With a wild beard and oddball songs that display a fascination with everything from nature to the human body, Devendra Banhart emerged as one of the central figures in the “freak folk” movement of the 2000s — a loosely connected group of singer-songwriters who paired acoustic songs with vivid, surrealistic lyrics and idiosyncratic arrangements. Banhart’s albums are often charmingly childlike, filled with pianos, cellos, and handclaps, plus big doses of neo-hippie whimsy. But when he wants to, the Cali-based singer can also be a serious craftsman, and as the 2000s wore on he deployed his gorgeous vibrato and melodic skills with more and more focus.

Banhart was born in Texas, but he moved shortly thereafter with his mother to her home country of Venezuela. According to a 2006 interview, he wrote one of his first songs during this time period, “We’re All Going to Die,” as a response to the curious underground Venezuelan practice of having plastic surgery performed on pets. The family moved to California, upon the marriage of Banhart’s mother and stepfather, where Banhart quickly immersed himself in skate culture and developed a fondness for hip-hop. Banhart enrolled in the San Francisco Art Institute in 1998, but became quickly jaded by the experience.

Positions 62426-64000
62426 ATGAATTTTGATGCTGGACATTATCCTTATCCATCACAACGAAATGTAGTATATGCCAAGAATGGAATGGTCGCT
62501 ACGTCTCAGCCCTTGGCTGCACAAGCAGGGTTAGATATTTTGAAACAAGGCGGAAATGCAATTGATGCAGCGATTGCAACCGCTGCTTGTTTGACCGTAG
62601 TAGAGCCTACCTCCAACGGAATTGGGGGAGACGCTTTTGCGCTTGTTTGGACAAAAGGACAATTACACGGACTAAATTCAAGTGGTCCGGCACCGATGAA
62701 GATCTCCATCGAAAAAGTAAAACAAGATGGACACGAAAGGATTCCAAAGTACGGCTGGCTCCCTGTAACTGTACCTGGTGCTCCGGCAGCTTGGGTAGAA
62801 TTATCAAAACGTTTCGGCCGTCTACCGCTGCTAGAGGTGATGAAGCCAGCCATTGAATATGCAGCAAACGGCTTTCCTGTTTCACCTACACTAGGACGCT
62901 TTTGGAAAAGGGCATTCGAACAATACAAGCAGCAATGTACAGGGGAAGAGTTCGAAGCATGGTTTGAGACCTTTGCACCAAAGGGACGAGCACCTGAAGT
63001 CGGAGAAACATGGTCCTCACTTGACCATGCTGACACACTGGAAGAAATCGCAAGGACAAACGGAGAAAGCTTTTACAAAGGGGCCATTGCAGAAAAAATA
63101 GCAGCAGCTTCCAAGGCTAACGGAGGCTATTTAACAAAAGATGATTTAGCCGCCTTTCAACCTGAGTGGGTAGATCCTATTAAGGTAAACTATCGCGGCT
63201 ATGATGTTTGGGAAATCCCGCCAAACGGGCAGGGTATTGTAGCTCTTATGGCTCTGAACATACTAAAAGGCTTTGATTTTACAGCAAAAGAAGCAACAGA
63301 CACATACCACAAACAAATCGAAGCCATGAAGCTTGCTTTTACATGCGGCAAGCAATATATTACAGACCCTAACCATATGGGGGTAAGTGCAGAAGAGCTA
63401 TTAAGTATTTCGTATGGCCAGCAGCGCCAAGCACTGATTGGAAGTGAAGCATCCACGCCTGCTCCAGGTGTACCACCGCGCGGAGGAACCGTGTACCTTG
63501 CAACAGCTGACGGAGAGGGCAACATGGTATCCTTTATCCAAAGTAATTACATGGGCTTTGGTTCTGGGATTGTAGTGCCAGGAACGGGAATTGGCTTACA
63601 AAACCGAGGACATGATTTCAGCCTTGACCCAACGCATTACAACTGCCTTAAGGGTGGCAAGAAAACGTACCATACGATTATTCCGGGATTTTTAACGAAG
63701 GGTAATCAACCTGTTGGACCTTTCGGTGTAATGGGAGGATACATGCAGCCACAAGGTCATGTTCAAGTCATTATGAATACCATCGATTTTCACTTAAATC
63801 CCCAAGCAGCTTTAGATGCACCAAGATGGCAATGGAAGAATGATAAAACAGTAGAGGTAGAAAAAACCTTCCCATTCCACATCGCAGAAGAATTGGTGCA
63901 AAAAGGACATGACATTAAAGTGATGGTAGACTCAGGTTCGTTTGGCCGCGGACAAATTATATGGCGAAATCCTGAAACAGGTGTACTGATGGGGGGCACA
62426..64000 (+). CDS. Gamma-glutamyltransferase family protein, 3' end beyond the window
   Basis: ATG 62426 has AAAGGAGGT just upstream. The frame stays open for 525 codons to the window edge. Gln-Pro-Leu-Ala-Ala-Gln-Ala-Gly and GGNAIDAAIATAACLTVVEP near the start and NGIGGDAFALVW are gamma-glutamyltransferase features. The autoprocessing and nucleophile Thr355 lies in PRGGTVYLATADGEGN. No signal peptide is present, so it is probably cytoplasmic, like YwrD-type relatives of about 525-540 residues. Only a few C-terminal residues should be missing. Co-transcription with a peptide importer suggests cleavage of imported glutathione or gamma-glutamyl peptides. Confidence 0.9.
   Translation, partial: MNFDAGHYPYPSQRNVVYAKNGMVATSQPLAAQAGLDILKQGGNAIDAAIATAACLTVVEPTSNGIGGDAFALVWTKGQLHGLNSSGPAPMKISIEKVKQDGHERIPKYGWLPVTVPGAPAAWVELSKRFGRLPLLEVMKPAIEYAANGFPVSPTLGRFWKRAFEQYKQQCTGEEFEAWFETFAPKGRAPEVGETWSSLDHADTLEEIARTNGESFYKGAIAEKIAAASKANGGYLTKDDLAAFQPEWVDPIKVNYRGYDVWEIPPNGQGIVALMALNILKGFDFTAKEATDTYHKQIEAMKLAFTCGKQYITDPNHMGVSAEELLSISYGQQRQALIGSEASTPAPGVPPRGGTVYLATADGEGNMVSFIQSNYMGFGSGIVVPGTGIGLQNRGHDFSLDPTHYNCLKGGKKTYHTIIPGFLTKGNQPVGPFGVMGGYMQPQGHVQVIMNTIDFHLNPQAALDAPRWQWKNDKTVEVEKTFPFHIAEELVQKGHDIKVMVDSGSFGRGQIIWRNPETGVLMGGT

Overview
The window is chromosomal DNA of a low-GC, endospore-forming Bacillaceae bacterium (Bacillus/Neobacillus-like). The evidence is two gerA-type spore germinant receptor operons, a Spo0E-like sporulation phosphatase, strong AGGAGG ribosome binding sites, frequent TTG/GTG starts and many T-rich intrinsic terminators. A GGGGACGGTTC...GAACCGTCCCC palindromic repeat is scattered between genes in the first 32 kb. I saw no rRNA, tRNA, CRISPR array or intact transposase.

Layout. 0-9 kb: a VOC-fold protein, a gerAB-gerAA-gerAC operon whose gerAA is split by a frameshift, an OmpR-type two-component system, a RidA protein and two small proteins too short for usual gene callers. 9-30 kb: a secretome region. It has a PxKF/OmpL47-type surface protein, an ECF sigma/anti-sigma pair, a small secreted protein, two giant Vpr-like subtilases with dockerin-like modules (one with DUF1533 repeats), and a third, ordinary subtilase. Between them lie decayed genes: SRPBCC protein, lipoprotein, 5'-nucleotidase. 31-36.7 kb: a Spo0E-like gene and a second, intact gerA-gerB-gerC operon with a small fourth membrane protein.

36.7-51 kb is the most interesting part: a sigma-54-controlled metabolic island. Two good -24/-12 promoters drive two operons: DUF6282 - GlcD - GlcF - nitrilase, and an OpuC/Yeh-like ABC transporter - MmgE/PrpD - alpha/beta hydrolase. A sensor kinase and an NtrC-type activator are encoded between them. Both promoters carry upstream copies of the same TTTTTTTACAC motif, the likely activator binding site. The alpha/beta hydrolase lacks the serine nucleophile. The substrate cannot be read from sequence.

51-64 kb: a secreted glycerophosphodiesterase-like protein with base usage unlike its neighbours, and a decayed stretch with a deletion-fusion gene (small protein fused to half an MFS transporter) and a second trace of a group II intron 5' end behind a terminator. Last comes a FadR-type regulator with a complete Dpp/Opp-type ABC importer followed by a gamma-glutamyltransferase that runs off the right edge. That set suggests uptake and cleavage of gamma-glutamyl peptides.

While Living in San Francisco, Banhart was enlisted to play for friends at their wedding and began writing his own fanciful songs. From there a fruitful and decorated career spanning more than 8 studio albums took off in earnest, releasing via both Young God and XL to consistently high levels of critical acclaim.

While Living in San Francisco, Banhart was enlisted to play for friends at their wedding and began writing his own fanciful songs. From there a fruitful and decorated career spanning more than 8 studio albums took off in earnest, releasing via both Young God and XL to consistently high levels of critical acclaim.